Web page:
This introduced the concept of performance being a collage of its smallest constitutive elements - action, words, line, colour, and rhythm. The staging of these elements was then a matter of choice exercised by the director and this would create the performance artwork.
Jacques Copeau considers the text a pre existent 'mental' entity to be transformed into sensual presence through the process of mise en scène. He defines directing and staging as
"the sum of the artistic and technical processes with whose help the work complied by an author as written text is transferred from its mental and hidden state of existence into the real and present state of theatre" (Copeau 1991: 341 in Fischer 2008: 186)
The concept mise en scène has evolved over time. Fischer links the term to the idea of an event, its staging stimulating action, in a way that elements attract audience attention.
"Spectators become aware that they are affected and transformed by their experience of the movements, light, colours, sound, odours and so forth. The mise en scène can therefore be defined and described as a process that aims at the reenchantment of the world and the metamorphosis of the performer's participants" (Fischer 2008: 189)
The Gossamer Mise en scène
In attempting to devise the mise en scène for Gossamer, careful consideration of the various elements of performance, their relationships with another, the space as well the audience members played a key role in the design of the performance. The challenge was to achieve an optimal balance between the elements, that would enable a physical, mental and emotional transformation for the audience. Given that Gossamer was a bespoke experience, based on the life of audience members themselves, with the mode of address being direct, the intimacy of the event and the creation of a unique atmosphere were careful considerations from the very beginning of the development process. With audience material sourced from social media as well as through friends and family, we adopted a method of converting text to gesture as one of the first aspects of the mise en scène.
Anne Bogart in Viewpoints, addresses gesture as behavioural, those that belong to everyday life and expressive, those that express feeling, which is not otherwise directly manifest. "One could say that Behavioural Gestures are prosaic and Expressive Gestures are poetic" (Bogart 2005: 49) This was a key starting point in devising Gossamer. Content would be translated into gestures in the studio with supporting movements as well as sound-scapes and text to create the various parts of the mise en scène.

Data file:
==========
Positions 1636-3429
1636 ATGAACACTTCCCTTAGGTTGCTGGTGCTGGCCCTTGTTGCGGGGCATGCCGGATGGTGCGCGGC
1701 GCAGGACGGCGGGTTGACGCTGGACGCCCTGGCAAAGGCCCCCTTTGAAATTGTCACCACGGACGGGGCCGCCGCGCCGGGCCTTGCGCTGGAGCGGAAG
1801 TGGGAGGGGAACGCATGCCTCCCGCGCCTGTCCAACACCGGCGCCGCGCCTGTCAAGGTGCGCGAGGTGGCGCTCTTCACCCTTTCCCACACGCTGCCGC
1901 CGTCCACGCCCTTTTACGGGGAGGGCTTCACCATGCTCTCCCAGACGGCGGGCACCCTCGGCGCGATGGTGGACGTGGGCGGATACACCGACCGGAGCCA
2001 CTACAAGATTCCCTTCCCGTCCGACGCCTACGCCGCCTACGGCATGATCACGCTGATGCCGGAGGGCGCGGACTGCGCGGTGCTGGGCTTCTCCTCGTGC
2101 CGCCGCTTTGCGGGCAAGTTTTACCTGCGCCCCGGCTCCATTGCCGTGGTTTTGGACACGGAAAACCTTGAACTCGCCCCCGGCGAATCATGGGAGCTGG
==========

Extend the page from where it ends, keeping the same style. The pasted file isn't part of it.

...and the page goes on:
Spatial Relationship as a view point induced the range of possible distances between the elements of performance. "The distance between things on stage, especially (1) one body to another; (2) one body (or bodies) to a group of bodies; (3) the body to the architecture." (Bogart 2005: 11) The placement of the audience member within the performance was therefore a critical aspect of the mise en scène. To further foster the intimacy in the environment, we designed distinct performing spaces within the space and placed the audience member in an intimate spatial proximity that would help performers make connections with the audience at various levels. The spatial relationship also motivated audience members to move around the space, interact with performers as well as experience the event in a way that they chose to. As a performer, it made me feel emotional connections with my audience member and their reception of the piece and reactions to it constantly influenced my performance in Gossamer, enabling the feedback loop between the audience and me, in turn triggering my spontaneity during the performance.
Consideration of atmosphere
The mood and the atmosphere that the performance space would set was also an important element of the mise en scène. According to Gernot Boehme, "atmospheres constitute the spectators' first sensation on entering the auditorium and enable a very specific experience of spatiality" (Boehme in Fischer 2008: 115)
As a part of the aural mise en scène, the audience on arrival into the space were welcomed by a piece of music that was special to them in some way. This was complemented by visual elements such as the blue light and the EL wires (Electro Luminescent wires) that created an atmosphere that was magical, enchanting and welcoming at the same time.